8 Awesome Tips About Pampas Grass From Unlikely Sources

There are a limited number of ornamental plants which are so spectacular within their appearance, they can really transform a garden from being ordinary to being special. One of these brilliant is the Pampas grass, Cortaderia sellowiana, from Argentina. Unfortunately it is also highly problematical to maintain, and even dangerous to those who use the garden. That is a pity, because as a massive ornamental grass, it is pampas grass artificial possibly unmatched in its capacity to supply drama and a feeling of movement in the garden.

The danger comes from the leaves of the Pampas grass. They are serrated across the edge, making them as sharp as a carpenter's saw. In fact the plant's botanical name, Cortaderia, originates from the Spanish word cortar, "to cut". For this reason Pampas grass shouldn't be planted where children will probably run about and play, nor near paths and entrance ways. Considering that it can cover some 2 meters in width, it can only be looked at as an option in the garden, when granted a lot of space.

Another serious problem connected with Cortaderia is its potential to spread being an uncontrollable weed, so much in order that some plant nurseries in america have stopped propagating the species altogether. The danger only arises though when male and female plants should be found in each others proximity. In Israel, where I come from, we don't have this issue, because the plants are propagated vegetatively, from female specimens only.

Design considerations

The Pampas grass, as well as its massive plumes, can reach a height of 3-5 meters, spreading outwards from its base to form a large clump some 1-2 meters wide. The blooms, specially the female ones, are particularly beautiful. Clearly, the role of the plant is that of a focal point. In this regard, general design knowledge and good taste come into play. As the dominant element in a composition, it should not have to compete for attention with other eye catching elements like flower beds, sculptural plants, or species with unusually colored foliage.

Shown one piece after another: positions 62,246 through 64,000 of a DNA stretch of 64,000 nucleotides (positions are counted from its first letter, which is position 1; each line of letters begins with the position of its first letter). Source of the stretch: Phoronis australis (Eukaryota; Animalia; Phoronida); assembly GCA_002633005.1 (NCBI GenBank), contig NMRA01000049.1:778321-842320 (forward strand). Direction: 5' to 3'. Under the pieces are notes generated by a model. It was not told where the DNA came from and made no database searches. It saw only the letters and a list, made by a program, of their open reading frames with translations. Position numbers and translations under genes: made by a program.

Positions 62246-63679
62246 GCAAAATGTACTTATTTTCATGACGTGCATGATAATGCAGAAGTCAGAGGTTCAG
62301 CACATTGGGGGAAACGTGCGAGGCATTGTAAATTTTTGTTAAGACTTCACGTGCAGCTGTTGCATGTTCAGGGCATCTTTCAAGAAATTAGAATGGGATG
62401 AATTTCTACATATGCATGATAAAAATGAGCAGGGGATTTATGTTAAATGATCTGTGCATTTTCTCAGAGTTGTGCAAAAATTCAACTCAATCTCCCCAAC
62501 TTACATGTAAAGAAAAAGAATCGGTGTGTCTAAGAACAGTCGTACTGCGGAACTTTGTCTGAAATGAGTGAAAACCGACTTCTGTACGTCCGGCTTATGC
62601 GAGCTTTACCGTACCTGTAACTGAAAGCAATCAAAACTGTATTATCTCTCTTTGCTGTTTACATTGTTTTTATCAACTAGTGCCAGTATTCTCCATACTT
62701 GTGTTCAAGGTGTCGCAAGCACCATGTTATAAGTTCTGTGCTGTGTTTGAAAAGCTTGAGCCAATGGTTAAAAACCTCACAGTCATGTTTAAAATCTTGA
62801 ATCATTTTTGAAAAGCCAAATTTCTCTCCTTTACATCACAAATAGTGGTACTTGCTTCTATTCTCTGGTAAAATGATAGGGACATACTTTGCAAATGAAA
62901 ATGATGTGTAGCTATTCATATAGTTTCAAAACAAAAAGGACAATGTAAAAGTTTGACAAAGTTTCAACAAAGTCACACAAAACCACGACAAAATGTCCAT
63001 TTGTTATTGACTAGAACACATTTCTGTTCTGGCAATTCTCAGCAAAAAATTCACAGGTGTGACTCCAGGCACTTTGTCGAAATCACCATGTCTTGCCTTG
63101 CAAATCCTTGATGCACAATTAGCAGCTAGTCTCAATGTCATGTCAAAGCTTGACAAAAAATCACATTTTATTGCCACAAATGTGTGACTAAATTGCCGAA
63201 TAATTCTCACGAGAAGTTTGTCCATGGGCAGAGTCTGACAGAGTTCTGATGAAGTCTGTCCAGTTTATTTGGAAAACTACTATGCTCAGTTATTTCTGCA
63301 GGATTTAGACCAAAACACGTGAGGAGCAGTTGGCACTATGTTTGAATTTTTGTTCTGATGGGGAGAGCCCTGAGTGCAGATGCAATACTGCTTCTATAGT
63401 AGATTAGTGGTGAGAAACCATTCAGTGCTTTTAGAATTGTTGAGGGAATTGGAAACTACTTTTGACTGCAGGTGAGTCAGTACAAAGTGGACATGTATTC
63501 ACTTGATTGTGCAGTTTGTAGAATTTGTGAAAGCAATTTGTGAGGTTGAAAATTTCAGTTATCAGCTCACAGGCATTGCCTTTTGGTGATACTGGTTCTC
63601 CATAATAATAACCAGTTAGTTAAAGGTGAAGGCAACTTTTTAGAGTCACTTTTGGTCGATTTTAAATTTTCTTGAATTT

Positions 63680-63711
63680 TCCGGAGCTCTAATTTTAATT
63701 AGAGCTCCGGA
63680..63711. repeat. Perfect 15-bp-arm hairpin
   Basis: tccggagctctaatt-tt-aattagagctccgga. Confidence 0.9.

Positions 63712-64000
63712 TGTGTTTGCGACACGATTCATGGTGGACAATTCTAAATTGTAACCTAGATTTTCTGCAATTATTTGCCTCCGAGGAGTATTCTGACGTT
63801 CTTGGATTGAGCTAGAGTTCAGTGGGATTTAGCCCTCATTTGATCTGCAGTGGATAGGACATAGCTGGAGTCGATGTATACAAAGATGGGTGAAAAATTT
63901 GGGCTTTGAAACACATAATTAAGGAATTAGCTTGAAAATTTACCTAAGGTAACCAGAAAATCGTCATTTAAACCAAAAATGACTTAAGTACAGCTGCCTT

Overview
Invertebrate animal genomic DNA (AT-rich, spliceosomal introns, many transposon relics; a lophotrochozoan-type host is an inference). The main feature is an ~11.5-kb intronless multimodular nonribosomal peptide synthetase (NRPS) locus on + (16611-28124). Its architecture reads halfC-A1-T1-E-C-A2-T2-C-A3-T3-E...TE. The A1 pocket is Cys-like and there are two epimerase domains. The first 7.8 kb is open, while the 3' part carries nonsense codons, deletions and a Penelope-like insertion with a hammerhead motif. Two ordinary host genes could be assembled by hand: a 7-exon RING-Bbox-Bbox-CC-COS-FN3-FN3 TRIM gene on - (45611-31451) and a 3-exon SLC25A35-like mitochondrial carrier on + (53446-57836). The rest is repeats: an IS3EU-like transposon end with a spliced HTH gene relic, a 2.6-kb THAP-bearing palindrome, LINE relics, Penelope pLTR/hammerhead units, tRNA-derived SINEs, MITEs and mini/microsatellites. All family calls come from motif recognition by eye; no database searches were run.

As a grass, it obviously associates well with other ornamental grass-like plants. Indeed a complete composition could be built around the Pampas because the centerpiece, supported by grasses that reach about a meter in height like types of Miscanthus and Pennisetum setaceum, while a carpet is made from low growing plants of similar form and habit, such as Carex, Festuca, Liriope, and Ophiopogon japonicum.

Cortaderia is highly suitable for gardening in a dry climate where water reaches a premium. It can get by pretty much with modest additions during the dry months, requiring perhaps some 300mm on the year. Planted in a big bed of ornamental pebbles, it can create a stunning center point, while the total water consumption of the bed as a whole, could actually be less than 200mm each year. (200 liters per meter square)

Care and maintenance

The tendency of the Pampas grass to dry out at its base, coupled with the down sides gardeners have in cutting out dead elements of the plant, is another factor behind the reluctance to use the plant. However, this is another stumbling block which can be handled relative ease. The clump should simply be cut down to the ground every 2-3 years, by using a hedge trimmer, or mechanical strimmer. (Weed whacker) The work is best carried out towards the end of the winter.

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